• Data backups should be automated. That means no human involvement at all. Somebody from a city should not have to physically move backup media (such a flash drive) to an “offsite” location.

And today, you have a great opportunity to do offsite data backup right. With such cheap unlimited cloud data storage available, there are plenty of good and easy-to-setup options for offsite data backup. The costs have lowered so much and the quality of offsite data backup has risen so much that even smaller cities can affordably implement automated, encrypted, secure data backup.

To talk about offsite data backup in more detail, please contact us.

Wednesday, November 13, 2013
Clint Nelms, COO

Just like greeting and orienting someone when they walk into City Hall, a city’s website must do the same thing with its City Hall website page. Your City Hall page might also be called City Services or serve as the City Clerk’s page. However you organize your information, you need a page that introduces citizens to city administrators and directs them to your most important services.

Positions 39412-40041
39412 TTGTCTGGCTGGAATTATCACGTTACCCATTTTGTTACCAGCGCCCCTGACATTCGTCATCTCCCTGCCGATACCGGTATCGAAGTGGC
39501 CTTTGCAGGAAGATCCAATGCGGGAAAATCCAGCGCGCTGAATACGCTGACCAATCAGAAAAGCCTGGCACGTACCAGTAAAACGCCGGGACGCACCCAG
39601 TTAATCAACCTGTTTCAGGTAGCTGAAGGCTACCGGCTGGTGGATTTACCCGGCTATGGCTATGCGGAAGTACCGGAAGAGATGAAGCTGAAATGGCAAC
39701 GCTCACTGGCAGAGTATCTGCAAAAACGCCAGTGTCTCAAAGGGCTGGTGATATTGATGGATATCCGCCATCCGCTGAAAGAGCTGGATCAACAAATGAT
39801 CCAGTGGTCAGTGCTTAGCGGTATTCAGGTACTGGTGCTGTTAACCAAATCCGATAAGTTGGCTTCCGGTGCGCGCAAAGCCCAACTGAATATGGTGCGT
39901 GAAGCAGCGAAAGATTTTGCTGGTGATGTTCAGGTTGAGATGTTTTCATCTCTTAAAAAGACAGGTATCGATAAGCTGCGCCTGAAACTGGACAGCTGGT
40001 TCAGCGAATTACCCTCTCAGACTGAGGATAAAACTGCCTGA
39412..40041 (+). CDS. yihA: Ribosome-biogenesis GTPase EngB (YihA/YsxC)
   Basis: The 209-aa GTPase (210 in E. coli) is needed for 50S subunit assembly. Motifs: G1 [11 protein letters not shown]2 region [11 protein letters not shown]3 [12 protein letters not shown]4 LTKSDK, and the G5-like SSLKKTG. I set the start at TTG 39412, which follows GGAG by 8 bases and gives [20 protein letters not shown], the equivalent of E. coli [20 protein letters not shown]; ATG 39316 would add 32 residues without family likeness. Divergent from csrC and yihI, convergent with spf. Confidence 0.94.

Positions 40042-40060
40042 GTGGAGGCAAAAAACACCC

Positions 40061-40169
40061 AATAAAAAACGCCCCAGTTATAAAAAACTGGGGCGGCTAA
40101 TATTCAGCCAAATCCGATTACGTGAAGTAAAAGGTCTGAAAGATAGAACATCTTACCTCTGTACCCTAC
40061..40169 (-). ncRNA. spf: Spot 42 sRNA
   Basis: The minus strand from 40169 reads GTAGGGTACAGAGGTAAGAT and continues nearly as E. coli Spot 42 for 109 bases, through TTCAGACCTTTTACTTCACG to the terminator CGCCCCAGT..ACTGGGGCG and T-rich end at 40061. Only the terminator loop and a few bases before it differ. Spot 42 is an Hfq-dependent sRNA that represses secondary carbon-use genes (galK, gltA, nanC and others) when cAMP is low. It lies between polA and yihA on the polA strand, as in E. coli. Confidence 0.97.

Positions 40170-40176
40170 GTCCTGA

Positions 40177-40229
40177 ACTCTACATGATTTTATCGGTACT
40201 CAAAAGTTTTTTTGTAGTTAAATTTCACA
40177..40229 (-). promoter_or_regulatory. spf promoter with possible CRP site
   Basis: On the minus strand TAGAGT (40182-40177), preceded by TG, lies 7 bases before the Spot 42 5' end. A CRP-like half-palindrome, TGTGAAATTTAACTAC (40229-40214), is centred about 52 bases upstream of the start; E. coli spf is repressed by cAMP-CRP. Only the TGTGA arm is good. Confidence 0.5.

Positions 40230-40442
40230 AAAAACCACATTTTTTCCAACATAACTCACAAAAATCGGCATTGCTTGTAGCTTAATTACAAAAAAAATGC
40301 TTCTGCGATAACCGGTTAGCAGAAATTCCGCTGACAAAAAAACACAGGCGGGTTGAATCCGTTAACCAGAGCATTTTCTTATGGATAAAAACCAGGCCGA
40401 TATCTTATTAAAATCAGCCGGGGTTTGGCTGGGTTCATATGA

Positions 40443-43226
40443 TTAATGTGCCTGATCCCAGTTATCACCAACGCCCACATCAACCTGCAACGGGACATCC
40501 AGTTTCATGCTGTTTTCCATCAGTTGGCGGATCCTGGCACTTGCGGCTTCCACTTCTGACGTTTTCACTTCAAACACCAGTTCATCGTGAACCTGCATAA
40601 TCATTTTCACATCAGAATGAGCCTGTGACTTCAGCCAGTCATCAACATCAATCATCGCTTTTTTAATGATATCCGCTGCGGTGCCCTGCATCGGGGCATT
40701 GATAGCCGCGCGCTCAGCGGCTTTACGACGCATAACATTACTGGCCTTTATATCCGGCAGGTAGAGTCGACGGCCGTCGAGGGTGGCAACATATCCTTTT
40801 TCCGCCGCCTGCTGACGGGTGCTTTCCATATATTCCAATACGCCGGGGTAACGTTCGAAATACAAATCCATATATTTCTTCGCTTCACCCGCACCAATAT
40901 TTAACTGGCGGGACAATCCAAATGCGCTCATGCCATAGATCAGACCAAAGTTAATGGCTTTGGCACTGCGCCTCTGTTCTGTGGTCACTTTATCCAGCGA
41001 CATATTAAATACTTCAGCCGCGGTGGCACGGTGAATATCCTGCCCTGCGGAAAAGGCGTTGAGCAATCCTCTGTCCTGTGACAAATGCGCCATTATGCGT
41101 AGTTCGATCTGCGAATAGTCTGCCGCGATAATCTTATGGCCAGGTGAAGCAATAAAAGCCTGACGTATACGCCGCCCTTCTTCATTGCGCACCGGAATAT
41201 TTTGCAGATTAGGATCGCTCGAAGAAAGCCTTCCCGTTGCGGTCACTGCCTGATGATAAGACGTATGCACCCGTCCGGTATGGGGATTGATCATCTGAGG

While the content on this page should be basic and functional, you want to make sure you provide a good balance of relevant and thorough information. We see too many City Hall pages as only dry lists of names or lacking essential information. In this post, we provide some tips about what content you need for a successful City Hall page.

  1. Cover the basics. First, make sure you have all essential information about City Hall outlined. People will sometimes need to come to City Hall to pay bills, attend meetings, or talk to the city clerk. Provide the address, directions, and hours in an upfront place where they are easy to find. Many websites even use a simple Google Maps widget that allows people to see where City Hall is located and plug in their address to get directions.
  2. Create a brief welcome message. It doesn’t have to be long, but create at least a paragraph of text or a short video that welcomes people to the City Hall page. A welcome message brightens up the page, personalizes the information, and allows you to highlight any important points. Don’t write too long of a welcome message. People won’t read it, and it may force people to scroll down the page to get to the information they actually came to find.